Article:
Burger-Stuffed Squash

Buying a side of grass-fed beef is the most economical way for the Primal cook to get their hands on a large quantity of meat – often for less than the cost of comparable quantities of “regular” beef purchased through your local grocery store.  And you’ll have flavorful, healthy, ethically and sustainably raised meat.  The only thing I could argue is better is successfully hunting wild game (something for another post).  There is, however, a bit of a trade-off.  Anyone who has bought a side of beef can tell you that you’ll end up with a lot of burger.  Yes, you get a nice assortment of steaks, roasts, ribs, and other tidbits.  But out of the total hanging weight of the animal, burger will make up the largest single “cut” you end up with in the freezer (as much as 40% of the take-home weight).

So, with all of that burger, you need to have an arsenal of recipes that will hold the interest of your fiercest critics (the family) and keep variety in your meal planning while using up every package of this “budget” cut.  You also need to always be on the lookout for new recipes…or working to develop new ones.  And every once in a while, when working out a new recipe, you might stumble onto something that receives, on the very first try, the response of, “Wow!  This is awesome!”  Just such a thing happened here.  A big thanks to Karen for making this while I was running around with the kids – she did great working off of the quarter-sheet of paper full of ingredients and disconnected half-instructions scribbled all over it that I left her with!

Gather Up:

  • 2 winter squash¹
  • 1 lb grass-fed ground beef
  • 1/2 cup almond flour
  • 1 tbsp minced carrot tops (yes, you can eat them!)  Substitute fresh parsley if you don’t have carrot tops.
  • 1/4 cup finely chopped celery
  • 1/4~1/3 cup finely chopped yellow onion
  • 1 garlic clove, crushed
  • 1 tsp curry powder
  • 1/2 tsp allspice
  • 1/2 tsp sea salt
  • 1/4 tsp ground white pepper
  • 1 tsp prepared ground mustard (mix with just enough water to form a paste so it doesn’t clump)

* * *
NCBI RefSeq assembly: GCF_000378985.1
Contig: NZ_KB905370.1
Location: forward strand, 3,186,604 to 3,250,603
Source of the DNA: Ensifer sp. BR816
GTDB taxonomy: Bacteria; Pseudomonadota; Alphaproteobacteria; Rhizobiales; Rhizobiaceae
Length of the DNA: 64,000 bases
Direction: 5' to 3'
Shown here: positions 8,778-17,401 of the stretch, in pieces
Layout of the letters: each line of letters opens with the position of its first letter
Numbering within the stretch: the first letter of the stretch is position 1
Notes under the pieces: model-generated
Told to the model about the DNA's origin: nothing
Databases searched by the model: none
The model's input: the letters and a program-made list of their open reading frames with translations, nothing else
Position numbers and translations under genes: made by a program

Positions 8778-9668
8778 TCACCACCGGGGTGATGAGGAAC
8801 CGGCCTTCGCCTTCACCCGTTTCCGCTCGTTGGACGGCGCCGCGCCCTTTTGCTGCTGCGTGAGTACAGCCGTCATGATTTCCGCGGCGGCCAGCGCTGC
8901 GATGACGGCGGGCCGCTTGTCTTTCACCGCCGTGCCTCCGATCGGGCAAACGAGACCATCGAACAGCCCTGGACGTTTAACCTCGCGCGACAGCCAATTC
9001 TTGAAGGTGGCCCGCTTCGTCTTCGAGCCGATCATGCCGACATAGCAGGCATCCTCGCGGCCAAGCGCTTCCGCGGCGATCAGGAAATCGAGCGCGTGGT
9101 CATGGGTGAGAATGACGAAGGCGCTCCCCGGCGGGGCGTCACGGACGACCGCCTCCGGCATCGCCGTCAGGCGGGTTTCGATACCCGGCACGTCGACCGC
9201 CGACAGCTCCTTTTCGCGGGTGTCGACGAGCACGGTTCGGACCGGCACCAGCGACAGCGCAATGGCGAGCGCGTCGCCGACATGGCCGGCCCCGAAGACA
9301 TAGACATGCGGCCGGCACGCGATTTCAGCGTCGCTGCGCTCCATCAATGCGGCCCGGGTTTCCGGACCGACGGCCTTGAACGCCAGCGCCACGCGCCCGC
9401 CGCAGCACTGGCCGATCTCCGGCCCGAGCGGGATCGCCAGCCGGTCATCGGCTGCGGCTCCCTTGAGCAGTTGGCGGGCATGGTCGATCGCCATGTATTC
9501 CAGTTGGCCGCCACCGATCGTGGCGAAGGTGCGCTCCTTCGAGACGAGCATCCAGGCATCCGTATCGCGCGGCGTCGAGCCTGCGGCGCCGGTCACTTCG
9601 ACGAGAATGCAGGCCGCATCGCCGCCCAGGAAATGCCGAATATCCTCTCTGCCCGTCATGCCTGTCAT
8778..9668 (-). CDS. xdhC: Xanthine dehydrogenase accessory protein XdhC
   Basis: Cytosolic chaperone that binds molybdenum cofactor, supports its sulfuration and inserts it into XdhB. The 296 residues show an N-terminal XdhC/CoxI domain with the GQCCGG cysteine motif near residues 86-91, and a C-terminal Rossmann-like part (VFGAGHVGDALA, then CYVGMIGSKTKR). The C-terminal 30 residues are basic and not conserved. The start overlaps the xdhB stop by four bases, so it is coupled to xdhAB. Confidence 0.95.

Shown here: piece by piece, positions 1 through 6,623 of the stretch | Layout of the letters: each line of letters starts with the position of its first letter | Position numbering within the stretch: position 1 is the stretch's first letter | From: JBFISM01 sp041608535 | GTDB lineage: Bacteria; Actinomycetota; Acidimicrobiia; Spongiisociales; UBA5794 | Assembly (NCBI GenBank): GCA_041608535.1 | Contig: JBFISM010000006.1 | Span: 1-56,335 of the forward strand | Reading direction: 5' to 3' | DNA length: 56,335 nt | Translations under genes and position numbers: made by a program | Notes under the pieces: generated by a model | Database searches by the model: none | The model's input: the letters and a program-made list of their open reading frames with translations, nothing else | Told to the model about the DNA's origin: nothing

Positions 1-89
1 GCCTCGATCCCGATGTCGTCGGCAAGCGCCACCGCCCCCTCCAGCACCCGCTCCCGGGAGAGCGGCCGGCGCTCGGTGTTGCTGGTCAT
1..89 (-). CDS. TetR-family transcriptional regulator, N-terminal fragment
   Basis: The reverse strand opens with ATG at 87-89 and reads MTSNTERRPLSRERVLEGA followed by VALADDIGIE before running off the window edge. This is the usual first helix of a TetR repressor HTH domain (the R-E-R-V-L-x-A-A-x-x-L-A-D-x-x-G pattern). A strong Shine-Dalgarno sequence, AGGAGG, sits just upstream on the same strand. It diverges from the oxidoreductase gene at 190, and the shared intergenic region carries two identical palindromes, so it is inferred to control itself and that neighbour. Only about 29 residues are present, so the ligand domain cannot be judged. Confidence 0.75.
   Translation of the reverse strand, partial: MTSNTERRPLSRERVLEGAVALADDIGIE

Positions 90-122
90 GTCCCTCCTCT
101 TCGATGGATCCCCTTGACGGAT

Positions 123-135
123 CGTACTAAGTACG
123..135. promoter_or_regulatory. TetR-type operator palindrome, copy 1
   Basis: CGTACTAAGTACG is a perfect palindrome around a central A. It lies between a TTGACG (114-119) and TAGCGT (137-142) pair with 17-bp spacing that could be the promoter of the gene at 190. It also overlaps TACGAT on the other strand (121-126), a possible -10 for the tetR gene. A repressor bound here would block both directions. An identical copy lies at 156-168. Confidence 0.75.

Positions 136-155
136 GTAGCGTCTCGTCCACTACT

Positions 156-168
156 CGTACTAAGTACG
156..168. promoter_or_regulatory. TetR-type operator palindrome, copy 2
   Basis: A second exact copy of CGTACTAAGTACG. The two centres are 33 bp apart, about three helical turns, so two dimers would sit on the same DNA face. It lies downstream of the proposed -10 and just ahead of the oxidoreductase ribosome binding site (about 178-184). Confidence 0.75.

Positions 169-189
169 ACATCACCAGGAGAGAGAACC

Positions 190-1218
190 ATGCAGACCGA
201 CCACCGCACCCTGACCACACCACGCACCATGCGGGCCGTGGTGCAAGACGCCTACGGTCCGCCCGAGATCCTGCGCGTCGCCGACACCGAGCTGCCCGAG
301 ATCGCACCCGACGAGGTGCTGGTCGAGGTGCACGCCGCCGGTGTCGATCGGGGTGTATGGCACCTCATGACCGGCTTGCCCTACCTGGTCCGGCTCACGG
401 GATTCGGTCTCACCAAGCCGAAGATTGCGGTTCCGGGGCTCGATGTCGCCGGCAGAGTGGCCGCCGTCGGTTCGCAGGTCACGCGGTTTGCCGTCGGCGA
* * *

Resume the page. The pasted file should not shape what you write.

Get the oven warming up to 350 degrees.  Split the squash lengthwise, and scrape out all of the seeds and stringy stuff.  Place them cut face down (opposite of how they are pictured here) on a baking sheet and place in the pre-heated oven.  Cook them for 35 to 45 minutes, until they are just starting to turn tender but would not normally be considered “done” quite yet.

Meanwhile, brown the burger in a pan over medium heat.  Depending on how lean it is, you may drain some of the fat off when it is done (leave some, however, to keep things moist).  Turn off the heat and add in the almond flour, onion, celery, carrot tops, garlic, and spices.

Mix it all up well.  Set aside and get started on your salad or other side dish for the meal.

When the squash is ready (remember, not “done,” but almost tender), take it out of the oven.  Leave the oven on – you’ll need it in another minute.  Fill the hollow cavities of the squash with the ground meat mixture.  As you can see here, it’s OK if things are heaping a bit.

Put them back in the oven for about 10~20 minutes longer – to heat up the burger fully and to finish cooking the squash so that it is fork-tender.  Serve and enjoy!

If you notice that the burger looks to be drying out a bit much and the squash isn’t quite cooked yet, then drop a little (1/2 tsp or so) bacon fat on top of each (you should keep a small crock or container of it in the fridge for just such occasions) and cover them with some aluminum foil to finish.  Then, next time, adjust your cooking times a little to cook the squash longer before pulling from the oven to stuff with the burger.  These also make great leftovers re-heated for a couple of minutes in the microwave – which would make for a good lunch or post-workout meal.

1 – A footnote on the squash:  You can see here that we used both acorn and butternut squash in this recipe – we happened to have one of each.  Both have incredible flavor and work well for this dish.  An advantage to acorn squash is that it has a relatively large cavity for stuffing compared to the overall size, making for a good balance of stuffing to squash and providing it’s own edible bowl.  The butternut, on the other hand, has a lot more squash “meat,” which can be a bit much to consume in a single sitting.  My recommendation when using butternut squash (and how I will prepare this in the future) is to hollow out a larger cavity once the squash has been cooked but before stuffing it.  You can save the removed squash meat for use in another recipe or to have as an easy snack post-workout (sprinkle a little cinnamon and white pepper on it and heat up in the microwave).  The larger cavity, of course, will require more meat, so you may either use only one butternut squash or increase the amount of stuffing ingredients according to the number of squash used.

2 responses to “Burger-Stuffed Squash

  1. Karen & Casey,

    Loving your website. Our daughter who “doesn’t eat vegetables” loved the spaghetti squash. This recipe looks good too…keep it up!

  2. Pingback: Pork Chops with Grilled Plums and Sweet Onions | Purely Primal